The central issue in California in 2002 is the almost breathtaking incompetence of Gray Davis, a career political hack who found himself in the biggest job in the state and froze. On issue after issue Davis has fumbled the ball and called it a touchdown. He believes he can spin himself out of his disastrous handling of the state power shortage and his mismanagement of the state’s budget. “Are you better off than you were four years ago?” is not a question for voters, it’s a laugh line. As the Simon campaign reminds people, Davis’ slogan four years ago was “Experience money can’t buy.” Now we know why –there’d be no takers, period.

So Davis will attack, and attack, and attack. Here is where the real Reagan parallel comes in. In 1980, President Jimmy Carter was surrounded by the ruins of his first term in office and confronting an upbeat optimist from the West Coast in Reagan. So Carter attacked, again and again, and tried to persuade America that Reagan was a reckless ideologue. But 1980 was one of those years in which the American voter was unwilling to be spun. Americans were held hostage, and a war had broken out in Afghanistan. It was time for a change, and a big one. Reagan won in a walk.

Sound familiar? If Bill Simon stays upbeat and on message, if he focuses on California’s tottering economy and collapsed schools, and if he conveys the same wide-open embrace of all hard-working Americans, the worst governor in California’s history will also be the first one in a century to lose his first campaign for re-election.

[Yet another update, at 1 PM PST]

Richard Bennett comments:

California’s not the same state it was in the Reagan Era, it’s not even the same state is was the Pete Wilson Era — a lot of the Mexicans that Wilson went loopy over have registered to vote, and they take great pleasure in voting. It’s not the same state it was in 1994 when Reeps won a majority in the Assembly, either. But it’s still a state where most Republican voters believe that the Governor’s job has something to do with Roe v. Wade or the Second Amendment.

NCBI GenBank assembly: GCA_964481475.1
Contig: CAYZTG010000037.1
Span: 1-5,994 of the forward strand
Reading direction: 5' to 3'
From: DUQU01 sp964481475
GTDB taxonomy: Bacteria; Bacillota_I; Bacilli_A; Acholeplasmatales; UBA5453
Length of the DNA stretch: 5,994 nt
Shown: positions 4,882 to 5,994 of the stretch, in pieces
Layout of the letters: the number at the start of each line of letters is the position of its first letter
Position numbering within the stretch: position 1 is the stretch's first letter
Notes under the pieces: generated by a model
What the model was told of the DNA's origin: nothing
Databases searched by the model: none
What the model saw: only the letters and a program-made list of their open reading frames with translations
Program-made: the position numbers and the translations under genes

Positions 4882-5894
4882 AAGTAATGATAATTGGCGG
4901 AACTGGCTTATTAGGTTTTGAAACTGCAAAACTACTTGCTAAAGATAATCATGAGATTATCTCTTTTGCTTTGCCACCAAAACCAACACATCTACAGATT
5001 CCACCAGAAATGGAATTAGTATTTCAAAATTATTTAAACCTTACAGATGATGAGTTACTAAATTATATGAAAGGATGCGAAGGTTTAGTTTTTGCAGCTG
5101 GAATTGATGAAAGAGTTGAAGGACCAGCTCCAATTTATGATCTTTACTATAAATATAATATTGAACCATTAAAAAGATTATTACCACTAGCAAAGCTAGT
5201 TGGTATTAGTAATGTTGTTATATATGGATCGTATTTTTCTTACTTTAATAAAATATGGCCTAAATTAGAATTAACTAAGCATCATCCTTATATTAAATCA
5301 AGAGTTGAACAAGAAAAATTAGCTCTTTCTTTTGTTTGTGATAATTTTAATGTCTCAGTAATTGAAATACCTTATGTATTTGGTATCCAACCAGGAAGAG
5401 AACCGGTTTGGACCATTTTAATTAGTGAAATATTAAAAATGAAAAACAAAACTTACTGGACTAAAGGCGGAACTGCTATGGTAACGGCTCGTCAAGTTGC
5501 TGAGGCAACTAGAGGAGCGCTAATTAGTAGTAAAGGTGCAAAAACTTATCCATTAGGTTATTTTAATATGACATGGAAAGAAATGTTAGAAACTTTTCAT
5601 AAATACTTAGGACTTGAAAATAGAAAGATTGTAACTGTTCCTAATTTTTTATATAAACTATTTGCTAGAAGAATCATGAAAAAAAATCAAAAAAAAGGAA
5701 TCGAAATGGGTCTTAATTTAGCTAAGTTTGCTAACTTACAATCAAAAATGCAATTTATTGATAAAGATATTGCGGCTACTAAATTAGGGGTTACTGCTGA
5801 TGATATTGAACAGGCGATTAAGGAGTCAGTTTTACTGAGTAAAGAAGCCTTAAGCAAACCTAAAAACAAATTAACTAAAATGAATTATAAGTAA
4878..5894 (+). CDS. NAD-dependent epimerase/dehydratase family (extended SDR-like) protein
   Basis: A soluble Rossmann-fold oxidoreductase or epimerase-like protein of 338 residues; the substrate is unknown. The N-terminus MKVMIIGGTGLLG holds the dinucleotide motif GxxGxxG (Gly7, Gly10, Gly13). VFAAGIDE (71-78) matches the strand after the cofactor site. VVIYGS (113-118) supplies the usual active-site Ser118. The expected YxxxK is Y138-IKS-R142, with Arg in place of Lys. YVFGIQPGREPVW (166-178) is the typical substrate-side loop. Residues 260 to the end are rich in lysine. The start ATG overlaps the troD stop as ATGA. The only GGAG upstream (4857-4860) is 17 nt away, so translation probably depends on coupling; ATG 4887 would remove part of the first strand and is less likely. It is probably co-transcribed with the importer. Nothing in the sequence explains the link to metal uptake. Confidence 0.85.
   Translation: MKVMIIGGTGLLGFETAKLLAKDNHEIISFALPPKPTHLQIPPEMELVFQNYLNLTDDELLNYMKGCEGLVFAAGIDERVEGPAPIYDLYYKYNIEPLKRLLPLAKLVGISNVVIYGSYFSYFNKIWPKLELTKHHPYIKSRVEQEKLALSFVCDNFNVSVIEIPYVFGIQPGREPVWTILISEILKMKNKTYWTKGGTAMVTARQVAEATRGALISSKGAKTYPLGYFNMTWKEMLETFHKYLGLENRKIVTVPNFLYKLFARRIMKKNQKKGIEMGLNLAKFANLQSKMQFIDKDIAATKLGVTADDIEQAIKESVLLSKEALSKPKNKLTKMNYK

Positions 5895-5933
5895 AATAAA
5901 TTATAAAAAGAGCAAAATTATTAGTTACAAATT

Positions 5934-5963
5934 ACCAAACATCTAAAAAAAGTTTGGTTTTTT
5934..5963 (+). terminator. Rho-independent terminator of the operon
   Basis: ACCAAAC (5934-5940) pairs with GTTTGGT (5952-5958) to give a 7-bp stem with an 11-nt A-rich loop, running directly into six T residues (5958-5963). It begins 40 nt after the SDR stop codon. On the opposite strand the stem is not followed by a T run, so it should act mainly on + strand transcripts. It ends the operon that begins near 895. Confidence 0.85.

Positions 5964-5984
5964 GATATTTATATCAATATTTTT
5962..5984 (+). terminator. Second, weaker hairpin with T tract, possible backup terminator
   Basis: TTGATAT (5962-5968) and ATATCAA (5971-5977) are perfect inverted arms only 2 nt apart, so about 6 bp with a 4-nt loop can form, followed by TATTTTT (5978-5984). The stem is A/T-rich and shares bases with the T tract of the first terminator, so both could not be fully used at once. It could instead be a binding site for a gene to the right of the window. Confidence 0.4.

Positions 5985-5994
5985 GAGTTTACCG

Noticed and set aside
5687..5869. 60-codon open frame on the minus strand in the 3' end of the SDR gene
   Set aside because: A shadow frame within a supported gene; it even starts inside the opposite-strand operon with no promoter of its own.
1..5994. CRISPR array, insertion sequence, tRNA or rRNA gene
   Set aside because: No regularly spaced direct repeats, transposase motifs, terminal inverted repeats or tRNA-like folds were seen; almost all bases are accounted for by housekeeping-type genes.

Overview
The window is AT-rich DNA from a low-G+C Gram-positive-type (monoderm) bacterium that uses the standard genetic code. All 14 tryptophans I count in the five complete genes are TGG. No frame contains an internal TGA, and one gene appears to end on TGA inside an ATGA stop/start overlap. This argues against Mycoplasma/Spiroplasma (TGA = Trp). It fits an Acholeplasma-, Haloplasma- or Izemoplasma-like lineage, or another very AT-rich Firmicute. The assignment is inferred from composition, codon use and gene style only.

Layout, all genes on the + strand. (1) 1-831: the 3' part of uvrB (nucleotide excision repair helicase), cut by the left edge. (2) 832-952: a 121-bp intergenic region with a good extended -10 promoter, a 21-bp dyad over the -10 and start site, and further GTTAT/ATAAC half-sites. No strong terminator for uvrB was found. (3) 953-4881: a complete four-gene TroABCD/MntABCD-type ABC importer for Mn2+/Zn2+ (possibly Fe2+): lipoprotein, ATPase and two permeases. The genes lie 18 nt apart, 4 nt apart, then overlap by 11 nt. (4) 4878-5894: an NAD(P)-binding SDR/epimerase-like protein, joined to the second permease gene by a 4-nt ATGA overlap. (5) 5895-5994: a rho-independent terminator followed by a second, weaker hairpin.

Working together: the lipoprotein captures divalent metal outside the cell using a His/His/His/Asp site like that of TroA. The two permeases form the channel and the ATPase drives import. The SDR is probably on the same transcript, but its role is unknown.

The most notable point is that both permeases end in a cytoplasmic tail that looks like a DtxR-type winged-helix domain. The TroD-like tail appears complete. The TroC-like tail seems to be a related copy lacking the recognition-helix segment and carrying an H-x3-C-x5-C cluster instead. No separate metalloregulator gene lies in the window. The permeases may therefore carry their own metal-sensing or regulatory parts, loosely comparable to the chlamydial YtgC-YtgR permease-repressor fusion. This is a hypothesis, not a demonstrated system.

Well, it’s not just Republican voters who seem to believe that. And they aren’t asking for a governor to do anything with the Second Amendment–they just want one who will recognize its existence, and support things like e.g., concealed carry, and oppose things like state “assault weapon” bans.

In a democracy, we get the government we deserve; since Reeps nominated Dan Lungren last time, that means we get Gray. In a Simon- Davis matchup, as soon as the Dems learn that Simon has never held office and is ardently anti-abortion, we’re gonna deserve four more years of Gray as our penalty for being stupid.

If being anti-abortion is a problem, then it must mean that Democrat and independent voters also believe that a governor has something to do with Roe v Wade. I think that he can get around this problem, if he has competent campaign managers.

Back To Electoral College

Shiloh Bucher pointed me to an article on the electoral college, and why it would be a very bad idea to get rid of it. Over a year after the Florida debacle, it’s easier to discuss this a little more dispassionately, but I suspect that whatever hysterical movements were afoot at that time to abolish it are also much diminished, to the point of irrelevance.

But it’s worth making one more point about it, that was never really discussed at the time. Many bemoaned the fact that Bush was elected with less than fifty percent of the vote (though he got a higher percentage than Bill Clinton in either election), and more legitimately, that he got a lower percentage than Gore. But you can’t change the rules after the election. I know for a fact that in my case, had the election been predicated on the most popular vote, I would have voted differently.

I wanted Bush to win, given the realistic alternatives, but because I am a Wyoming voter, I knew that it was safe to vote for someone else, because Bush was going to win Wyoming handily anyway. I also knew that the popular vote could be close (though I expected Bush to win it with margin to spare). As it turned out, I voted for Nader (holding my nose) just on the theory that if he got enough votes he would be eligible for future public funding, which would make him an ongoing thorn in the Democrats’ side, and I was confident that he had no chance of winning, especially in Wyoming. But if it was to have been solely decided on the popular vote, I certainly would have voted for Bush.